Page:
In 1665, the first issue of the world’s longest-running scientific journal appeared: Philosophical Transactions. It was not until 1787 that astronomer Caroline Herschel became the first woman to publish a paper in it1.
From its beginnings, the journal was tightly linked with the gentlemanly culture of the Royal Society in London2. By the 1940s, about 4% of all papers submitted to the Royal Society’s journals had a female scientist as an author or co-author3. Yet editorial responsibilities were restricted to scientists who were fellows of the society. So women’s involvement in editorial and reviewing roles at the society did not begin until 1945, when the first women were elected as fellows: crystallographer Kathleen Lonsdale and biochemist Marjory Stephenson4 (see ‘Women at the Royal Society’). By 1955, numbers had increased to 10 women — compared with 556 men5,6.
Tempting as it is to point to the ‘first woman’ as a key moment in institutional histories, it is surprisingly difficult to see 1945 as marking a significant change in the running of the Royal Society or its publications. This is our conclusion after sifting through decades of archival records, including referee reports, personal correspondence between society officers and referees, and ledgers used to track submitted manuscripts.
Numbers of female fellows of the society did increase over the late twentieth century (see ‘Few female fellows’). But the extent of women’s authorship and editorial work did not follow suit. In fact, in 1955, 2.8% of submitted papers were refereed by a woman; in 1985, only 0.3% were.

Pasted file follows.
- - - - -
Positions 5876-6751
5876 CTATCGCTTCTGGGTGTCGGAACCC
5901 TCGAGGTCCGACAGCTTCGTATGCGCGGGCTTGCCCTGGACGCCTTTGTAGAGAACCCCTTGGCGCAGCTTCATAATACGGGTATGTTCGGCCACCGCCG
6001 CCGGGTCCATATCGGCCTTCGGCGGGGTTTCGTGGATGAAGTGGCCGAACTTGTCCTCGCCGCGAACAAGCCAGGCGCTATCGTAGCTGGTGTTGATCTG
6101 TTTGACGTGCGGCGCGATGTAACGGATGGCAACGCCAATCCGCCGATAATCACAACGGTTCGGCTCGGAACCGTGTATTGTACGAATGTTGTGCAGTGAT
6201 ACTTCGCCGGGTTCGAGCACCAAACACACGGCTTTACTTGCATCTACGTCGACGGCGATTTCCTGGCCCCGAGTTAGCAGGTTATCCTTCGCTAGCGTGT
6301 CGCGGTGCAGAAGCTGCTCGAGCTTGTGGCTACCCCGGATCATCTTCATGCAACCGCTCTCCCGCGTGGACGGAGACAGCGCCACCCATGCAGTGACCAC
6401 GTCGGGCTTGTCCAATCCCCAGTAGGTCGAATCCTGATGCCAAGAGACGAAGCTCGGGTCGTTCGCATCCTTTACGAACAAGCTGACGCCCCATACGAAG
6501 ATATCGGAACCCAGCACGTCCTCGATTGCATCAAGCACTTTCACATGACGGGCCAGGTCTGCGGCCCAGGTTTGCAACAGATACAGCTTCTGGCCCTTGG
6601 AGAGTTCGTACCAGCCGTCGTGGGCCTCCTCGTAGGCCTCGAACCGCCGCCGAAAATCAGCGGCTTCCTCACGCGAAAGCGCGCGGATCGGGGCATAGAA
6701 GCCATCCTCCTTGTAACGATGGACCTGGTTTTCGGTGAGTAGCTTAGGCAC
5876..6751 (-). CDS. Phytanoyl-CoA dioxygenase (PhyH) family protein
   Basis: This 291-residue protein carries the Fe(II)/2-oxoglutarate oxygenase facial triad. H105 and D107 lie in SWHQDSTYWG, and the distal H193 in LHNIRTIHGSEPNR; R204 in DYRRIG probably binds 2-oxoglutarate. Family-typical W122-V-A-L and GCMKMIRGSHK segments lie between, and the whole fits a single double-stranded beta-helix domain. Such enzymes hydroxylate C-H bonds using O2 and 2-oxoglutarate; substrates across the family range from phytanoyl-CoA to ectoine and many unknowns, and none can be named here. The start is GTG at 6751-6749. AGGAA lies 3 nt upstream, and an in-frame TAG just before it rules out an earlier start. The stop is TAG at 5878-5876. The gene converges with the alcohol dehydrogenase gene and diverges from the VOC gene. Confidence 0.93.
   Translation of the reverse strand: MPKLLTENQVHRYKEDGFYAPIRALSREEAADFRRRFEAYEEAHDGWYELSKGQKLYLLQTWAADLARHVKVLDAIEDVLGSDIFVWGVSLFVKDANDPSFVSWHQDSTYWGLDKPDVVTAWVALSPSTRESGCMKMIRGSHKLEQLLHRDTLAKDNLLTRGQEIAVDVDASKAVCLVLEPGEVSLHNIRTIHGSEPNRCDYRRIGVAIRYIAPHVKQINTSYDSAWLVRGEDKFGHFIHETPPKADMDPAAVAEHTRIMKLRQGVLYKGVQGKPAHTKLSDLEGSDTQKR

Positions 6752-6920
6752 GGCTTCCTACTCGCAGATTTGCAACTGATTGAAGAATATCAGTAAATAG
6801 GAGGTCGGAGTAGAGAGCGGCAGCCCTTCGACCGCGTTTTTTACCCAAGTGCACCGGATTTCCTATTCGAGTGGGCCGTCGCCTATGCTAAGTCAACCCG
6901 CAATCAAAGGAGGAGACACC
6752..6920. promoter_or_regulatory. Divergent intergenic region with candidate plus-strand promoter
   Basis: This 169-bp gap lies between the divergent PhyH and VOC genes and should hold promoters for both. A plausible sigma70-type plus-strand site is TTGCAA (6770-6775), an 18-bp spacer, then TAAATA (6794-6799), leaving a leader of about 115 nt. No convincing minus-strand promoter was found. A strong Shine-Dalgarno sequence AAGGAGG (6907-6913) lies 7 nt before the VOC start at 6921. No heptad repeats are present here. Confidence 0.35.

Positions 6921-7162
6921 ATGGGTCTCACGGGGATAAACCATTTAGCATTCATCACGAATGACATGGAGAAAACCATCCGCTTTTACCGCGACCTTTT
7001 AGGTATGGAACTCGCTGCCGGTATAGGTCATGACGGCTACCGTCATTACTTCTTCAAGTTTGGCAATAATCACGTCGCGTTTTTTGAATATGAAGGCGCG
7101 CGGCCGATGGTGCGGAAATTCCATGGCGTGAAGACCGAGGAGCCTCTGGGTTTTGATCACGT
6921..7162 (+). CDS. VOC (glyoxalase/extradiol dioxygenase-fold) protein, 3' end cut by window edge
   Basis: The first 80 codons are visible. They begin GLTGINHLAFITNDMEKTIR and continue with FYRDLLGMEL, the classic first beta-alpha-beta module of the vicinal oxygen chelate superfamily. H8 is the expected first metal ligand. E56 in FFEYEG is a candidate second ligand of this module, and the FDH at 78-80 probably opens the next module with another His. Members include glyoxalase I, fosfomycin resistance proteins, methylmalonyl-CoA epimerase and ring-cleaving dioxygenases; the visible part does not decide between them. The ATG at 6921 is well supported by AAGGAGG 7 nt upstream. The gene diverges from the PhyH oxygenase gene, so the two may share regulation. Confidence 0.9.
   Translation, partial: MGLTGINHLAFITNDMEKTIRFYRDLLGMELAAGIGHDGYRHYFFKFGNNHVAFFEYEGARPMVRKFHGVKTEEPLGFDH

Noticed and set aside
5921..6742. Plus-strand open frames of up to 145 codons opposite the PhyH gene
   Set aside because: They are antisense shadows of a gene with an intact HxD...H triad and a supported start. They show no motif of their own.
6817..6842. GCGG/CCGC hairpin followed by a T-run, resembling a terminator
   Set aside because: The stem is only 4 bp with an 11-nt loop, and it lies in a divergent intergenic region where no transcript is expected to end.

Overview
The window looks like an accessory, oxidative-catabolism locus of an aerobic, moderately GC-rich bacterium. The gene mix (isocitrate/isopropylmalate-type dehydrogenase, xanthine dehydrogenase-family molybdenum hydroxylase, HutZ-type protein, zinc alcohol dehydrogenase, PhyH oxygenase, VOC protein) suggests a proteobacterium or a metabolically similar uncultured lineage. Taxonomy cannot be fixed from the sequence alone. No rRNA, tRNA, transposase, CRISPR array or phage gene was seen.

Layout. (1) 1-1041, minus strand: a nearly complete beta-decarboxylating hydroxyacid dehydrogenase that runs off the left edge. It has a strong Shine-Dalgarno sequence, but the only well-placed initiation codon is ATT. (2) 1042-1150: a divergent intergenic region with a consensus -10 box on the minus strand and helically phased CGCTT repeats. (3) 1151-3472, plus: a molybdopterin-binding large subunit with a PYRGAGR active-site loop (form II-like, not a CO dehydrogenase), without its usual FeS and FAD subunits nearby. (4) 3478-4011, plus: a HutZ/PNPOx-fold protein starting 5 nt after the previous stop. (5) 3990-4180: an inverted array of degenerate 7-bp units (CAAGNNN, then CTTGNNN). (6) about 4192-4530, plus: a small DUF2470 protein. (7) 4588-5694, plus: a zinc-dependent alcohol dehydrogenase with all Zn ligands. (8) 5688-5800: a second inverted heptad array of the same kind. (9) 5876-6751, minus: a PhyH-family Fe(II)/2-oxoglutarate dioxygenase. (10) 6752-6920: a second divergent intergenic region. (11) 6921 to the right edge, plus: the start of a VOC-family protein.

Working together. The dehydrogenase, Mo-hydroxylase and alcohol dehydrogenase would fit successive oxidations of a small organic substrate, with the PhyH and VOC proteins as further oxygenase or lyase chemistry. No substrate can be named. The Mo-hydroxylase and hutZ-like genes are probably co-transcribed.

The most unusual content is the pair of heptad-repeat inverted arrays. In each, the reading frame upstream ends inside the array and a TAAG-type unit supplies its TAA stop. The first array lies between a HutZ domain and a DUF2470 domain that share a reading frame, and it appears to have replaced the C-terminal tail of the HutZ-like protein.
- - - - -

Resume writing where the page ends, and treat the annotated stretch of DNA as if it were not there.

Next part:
Modern sociologists who study gender bias in scholarly publication usually focus on the experiences of authors, because the confidentiality of traditional peer review masks the identity of referees and editors7. The advent of open peer review enabled a 2017 study8 to show that women are under-represented as reviewers, and that editors tend to select reviewers of the same gender as themselves.
Our study of the Royal Society’s editorial processes adds depth to this discussion. The numbers are tiny, but we know the identities of referees and committee members and can examine their work over several decades.
The first hurdle to having a manuscript accepted in a Royal Society journal was not actually the referee process. Only fellows could officially ‘communicate’ papers, so would-be authors had to persuade a fellow to act on their behalf. About 80% of papers submitted in the 1950s were from researchers who were not fellows. The gate-keeping system ensured that almost all female scientists submitting to the Royal Society had to do so through a male intermediary.
Of the handful of female fellows who could have acted as communicators, Lonsdale was the most active. Yet she rarely introduced more than one paper a year. And the society archive contains no evidence of her intentionally promoting female-authored manuscripts, although she is known to have invested in the career success of female PhD students9.
The fellows who communicated the most papers ran research laboratories, so had a stream of junior scholars working with them. For example, crystallographer Lawrence Bragg, chemist Eric Rideal and physicist Nevill Mott each typically communicated around four or five papers a year in the 1950s. Female lab heads were still relatively rare even several decades later.
Refereeing seems to be a role that could have been more open to female fellows. Again, at the Royal Society, Lonsdale was by far the most active. She wrote 8 of the 10 reports penned by female referees in 1955, and 10 of the 12 in 1956, a level of productivity that made her part of an elite group of active fellows. The majority did little or no refereeing, men and women alike.